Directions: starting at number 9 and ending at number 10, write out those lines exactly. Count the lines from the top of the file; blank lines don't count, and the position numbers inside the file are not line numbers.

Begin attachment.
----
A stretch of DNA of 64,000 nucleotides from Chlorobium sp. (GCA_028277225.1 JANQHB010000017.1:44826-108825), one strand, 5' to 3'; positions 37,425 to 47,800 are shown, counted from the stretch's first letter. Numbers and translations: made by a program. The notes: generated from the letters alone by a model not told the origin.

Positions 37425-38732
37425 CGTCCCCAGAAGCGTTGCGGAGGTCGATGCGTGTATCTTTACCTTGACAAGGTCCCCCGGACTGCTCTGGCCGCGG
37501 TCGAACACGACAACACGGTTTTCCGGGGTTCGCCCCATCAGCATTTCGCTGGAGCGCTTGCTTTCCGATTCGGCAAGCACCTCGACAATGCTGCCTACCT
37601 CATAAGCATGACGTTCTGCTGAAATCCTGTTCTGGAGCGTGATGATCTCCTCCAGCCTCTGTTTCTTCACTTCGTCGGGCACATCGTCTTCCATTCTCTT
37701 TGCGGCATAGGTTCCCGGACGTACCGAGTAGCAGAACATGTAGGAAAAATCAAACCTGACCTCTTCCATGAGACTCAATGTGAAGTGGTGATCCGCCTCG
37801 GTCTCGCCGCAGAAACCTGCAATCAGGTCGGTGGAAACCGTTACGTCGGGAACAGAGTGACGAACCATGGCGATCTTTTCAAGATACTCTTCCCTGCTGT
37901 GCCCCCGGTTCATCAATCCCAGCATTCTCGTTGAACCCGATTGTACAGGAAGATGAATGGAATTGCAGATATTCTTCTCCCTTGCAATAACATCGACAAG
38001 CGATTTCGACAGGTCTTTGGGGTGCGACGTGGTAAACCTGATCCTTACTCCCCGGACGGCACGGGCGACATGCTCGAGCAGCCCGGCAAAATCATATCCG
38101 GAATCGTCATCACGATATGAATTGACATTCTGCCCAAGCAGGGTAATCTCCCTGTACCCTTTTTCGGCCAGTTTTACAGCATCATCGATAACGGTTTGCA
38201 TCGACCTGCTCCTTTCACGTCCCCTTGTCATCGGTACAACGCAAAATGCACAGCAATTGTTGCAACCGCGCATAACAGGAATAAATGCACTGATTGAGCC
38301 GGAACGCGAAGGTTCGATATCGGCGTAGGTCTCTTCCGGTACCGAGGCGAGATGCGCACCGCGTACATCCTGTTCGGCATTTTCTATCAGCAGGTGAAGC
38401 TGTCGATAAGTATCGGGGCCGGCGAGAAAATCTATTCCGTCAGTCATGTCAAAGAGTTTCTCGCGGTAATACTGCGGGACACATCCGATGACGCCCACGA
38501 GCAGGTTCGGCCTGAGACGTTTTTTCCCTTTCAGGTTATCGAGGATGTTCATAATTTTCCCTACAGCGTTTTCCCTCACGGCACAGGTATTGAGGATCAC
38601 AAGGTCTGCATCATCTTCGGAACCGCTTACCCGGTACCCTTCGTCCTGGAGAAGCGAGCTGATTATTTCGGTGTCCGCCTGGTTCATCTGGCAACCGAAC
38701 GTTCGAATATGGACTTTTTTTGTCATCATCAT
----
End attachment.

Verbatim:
38001 CGATTTCGACAGGTCTTTGGGGTGCGACGTGGTAAACCTGATCCTTACTCCCCGGACGGCACGGGCGACATGCTCGAGCAGCCCGGCAAAATCATATCCG
38101 GAATCGTCATCACGATATGAATTGACATTCTGCCCAAGCAGGGTAATCTCCCTGTACCCTTTTTCGGCCAGTTTTACAGCATCATCGATAACGGTTTGCA